The move will thicken the already mad competition for fashion advertisers, complicate sales for similar brand extensions such as Cosmopolitan Style & Beauty, and provide another platform for the already formidable People brand.
It was 2002 when People Style Watch first emerged from the pages of the People mothership, where it was and continues to be a regular feature, as a single issue sold only at newsstands. Last year it appeared three times.
"It's evolved a lot over time," said Paul Caine, People's publisher. "Each year we've taken a look at the frequency. We entered this year doing four issues; we added a fifth because of the demand we saw in the first half. After looking at the continued demand, we decided to increase the frequency next year to 10 issues."
That also means People Style Watch will offer subscriptions for the first time, seeking just under $20 for one year. But Mr. Caine said he expected the bulk of the title's sales to come from newsstand, where it has thrived. The summer 2006 issue, which included about 34 ad pages, sold close to 600,000 copies on the newsstand, he said. The original People magazine reported selling an average of 1.5 million copies per issue over the first half of the year, part of its 3.8 million total paid circulation, according to the Audit Bureau of Circulations. Next year the full-fledged People Style Watch will offer a rate base for the first time, set at 550,000 copies.
Competitors for fashion advertising, though, seem to be proliferating far more quickly than fashion ads.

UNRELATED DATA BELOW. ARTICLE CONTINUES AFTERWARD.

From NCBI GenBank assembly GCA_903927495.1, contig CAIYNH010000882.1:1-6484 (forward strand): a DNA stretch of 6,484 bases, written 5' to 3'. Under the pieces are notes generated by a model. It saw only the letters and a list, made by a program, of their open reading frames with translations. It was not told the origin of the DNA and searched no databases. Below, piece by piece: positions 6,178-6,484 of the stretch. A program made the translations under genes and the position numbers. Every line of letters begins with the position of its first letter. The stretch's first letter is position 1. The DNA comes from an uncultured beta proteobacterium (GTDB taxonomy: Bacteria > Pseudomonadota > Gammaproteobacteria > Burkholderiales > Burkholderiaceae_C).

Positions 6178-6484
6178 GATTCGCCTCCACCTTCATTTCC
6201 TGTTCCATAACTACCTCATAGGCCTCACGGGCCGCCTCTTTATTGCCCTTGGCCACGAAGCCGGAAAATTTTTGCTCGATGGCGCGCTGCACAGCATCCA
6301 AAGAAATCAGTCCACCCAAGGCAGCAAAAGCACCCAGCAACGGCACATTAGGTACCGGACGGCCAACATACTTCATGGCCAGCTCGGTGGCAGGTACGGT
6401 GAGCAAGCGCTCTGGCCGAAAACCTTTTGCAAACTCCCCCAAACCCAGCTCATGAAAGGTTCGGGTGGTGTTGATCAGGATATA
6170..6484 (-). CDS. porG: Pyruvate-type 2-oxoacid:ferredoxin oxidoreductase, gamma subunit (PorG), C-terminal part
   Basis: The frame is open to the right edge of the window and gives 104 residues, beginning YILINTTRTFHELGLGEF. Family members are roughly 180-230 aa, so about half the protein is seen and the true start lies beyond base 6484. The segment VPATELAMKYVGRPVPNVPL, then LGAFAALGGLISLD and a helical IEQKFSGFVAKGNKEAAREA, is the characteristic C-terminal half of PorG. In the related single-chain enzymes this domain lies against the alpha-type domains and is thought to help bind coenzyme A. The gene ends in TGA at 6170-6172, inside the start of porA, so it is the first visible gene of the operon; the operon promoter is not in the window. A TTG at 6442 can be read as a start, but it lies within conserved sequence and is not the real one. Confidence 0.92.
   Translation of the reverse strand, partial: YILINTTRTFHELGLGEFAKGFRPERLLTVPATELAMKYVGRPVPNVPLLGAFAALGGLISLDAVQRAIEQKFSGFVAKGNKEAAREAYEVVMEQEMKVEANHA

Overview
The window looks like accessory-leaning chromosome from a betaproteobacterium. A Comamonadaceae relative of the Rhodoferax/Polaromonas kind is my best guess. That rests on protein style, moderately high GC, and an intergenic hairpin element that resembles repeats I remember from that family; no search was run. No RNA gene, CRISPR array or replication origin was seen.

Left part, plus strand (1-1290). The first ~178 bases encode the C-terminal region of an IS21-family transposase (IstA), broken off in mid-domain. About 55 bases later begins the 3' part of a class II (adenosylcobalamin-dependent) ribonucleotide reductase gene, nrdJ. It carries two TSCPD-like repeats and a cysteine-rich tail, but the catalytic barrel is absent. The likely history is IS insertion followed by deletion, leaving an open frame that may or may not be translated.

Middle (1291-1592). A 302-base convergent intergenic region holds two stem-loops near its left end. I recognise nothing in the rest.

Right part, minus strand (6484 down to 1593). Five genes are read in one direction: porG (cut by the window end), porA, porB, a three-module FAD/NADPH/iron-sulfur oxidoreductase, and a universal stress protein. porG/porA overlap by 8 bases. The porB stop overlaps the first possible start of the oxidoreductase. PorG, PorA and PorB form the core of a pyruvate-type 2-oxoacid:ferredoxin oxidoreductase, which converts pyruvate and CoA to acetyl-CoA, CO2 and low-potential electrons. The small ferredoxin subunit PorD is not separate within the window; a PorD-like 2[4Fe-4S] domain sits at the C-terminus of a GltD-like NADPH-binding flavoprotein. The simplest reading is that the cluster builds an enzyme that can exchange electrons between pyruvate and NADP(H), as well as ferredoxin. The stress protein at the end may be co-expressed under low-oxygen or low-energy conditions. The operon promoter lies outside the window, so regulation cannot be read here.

This week's Fashion Rocks concert, part of Conde Nast Publications' annual fall-fashion program, is one such competitor, as are most of Conde Nast's year-round titles. Hearst Magazines is upping its presence with a series of events this September under the rubric "30 Days of Fashion." Bauer Publishing's fast-growing Life & Style Weekly is increasingly chasing fashion advertisers. And individual titles from Hearst's Town & Country to New York magazine to Martha Stewart Living are going after pages once more or less fated for books like Vogue, Elle and GQ.
Magazine advertising for apparel and accessories, meanwhile, totaled 12,298 ad pages from January through July, up just 2.2% over the equivalent period a year earlier, according to the Publishers Information Bureau. Apparel and accessories contributed 24,380 ad pages to magazine publishers last year, essentially unchanged from 2004.
Fills a void
Mr. Caine said People Style Watch fills a void in the market for accessible fashion coverage. "I'm not convinced that every fashion and beauty magazine is perfectly right for the consumer right now."
Neither is Christopher O'Connor, senior VP at MPG, who said some advertisers may prefer a more narrowly targeted title than People Style Watch. "I'm not convinced it makes sense to be all things to everyone in this category."